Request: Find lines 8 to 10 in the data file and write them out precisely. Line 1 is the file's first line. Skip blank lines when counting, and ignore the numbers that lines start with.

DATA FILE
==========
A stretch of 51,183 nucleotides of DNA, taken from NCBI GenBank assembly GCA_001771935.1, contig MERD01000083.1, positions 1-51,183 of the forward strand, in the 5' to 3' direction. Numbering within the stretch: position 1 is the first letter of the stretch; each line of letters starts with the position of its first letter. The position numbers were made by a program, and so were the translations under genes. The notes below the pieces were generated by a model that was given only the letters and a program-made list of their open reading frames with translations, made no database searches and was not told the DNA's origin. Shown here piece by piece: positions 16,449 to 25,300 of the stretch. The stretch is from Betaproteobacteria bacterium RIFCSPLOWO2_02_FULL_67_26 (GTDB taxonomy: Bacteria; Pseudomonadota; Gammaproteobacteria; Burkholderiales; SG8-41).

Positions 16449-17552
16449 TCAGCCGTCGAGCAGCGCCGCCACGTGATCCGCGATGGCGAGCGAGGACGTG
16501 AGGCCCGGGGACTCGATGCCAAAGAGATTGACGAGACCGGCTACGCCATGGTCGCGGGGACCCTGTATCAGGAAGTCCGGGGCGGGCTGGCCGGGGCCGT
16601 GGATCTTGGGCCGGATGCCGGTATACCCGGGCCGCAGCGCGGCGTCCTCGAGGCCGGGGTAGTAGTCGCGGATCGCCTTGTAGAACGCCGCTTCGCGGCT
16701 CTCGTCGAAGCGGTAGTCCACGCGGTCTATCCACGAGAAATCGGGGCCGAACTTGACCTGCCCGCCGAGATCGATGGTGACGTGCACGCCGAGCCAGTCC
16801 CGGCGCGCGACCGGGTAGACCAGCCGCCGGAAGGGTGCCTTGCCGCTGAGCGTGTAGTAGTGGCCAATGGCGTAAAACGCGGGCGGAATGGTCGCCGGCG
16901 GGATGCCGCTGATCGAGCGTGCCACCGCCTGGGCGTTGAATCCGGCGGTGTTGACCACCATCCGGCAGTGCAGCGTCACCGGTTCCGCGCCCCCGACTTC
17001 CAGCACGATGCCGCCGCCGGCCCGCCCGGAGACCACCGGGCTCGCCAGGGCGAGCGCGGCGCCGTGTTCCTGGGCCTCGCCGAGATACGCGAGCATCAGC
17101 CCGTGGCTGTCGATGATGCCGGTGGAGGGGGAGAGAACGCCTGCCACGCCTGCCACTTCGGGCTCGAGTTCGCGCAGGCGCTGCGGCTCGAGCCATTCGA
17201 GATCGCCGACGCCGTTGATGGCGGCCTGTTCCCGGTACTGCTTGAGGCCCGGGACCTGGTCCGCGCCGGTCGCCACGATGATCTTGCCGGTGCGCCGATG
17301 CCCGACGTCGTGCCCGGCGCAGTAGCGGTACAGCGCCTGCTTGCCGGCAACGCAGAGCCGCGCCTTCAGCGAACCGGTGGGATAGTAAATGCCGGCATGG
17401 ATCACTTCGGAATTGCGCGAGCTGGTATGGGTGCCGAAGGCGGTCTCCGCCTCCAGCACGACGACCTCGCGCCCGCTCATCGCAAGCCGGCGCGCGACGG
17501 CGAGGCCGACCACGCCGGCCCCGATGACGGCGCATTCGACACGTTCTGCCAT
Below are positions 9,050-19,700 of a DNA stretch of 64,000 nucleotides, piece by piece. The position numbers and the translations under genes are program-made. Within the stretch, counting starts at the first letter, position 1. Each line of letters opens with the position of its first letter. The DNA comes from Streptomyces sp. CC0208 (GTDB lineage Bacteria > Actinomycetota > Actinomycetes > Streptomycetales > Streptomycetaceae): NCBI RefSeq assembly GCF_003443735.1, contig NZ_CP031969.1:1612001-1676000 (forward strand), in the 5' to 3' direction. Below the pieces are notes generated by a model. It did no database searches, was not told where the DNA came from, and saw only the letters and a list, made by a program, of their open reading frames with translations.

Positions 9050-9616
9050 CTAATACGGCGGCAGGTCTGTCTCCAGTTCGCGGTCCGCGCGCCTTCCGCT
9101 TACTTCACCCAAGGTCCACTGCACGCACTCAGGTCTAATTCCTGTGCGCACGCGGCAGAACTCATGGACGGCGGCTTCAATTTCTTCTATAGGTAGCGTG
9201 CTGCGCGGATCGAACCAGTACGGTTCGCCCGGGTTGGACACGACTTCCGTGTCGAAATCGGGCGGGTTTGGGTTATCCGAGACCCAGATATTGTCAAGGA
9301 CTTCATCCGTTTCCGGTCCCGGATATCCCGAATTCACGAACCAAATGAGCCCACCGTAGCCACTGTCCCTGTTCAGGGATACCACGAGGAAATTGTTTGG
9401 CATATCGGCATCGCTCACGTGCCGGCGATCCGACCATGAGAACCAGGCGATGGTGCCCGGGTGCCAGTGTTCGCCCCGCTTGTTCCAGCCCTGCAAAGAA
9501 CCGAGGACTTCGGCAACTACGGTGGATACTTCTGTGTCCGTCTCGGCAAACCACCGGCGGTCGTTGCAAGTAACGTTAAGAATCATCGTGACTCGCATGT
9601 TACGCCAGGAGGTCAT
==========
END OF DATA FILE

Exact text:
16901 GGATGCCGCTGATCGAGCGTGCCACCGCCTGGGCGTTGAATCCGGCGGTGTTGACCACCATCCGGCAGTGCAGCGTCACCGGTTCCGCGCCCCCGACTTC
17001 CAGCACGATGCCGCCGCCGGCCCGCCCGGAGACCACCGGGCTCGCCAGGGCGAGCGCGGCGCCGTGTTCCTGGGCCTCGCCGAGATACGCGAGCATCAGC
17101 CCGTGGCTGTCGATGATGCCGGTGGAGGGGGAGAGAACGCCTGCCACGCCTGCCACTTCGGGCTCGAGTTCGCGCAGGCGCTGCGGCTCGAGCCATTCGA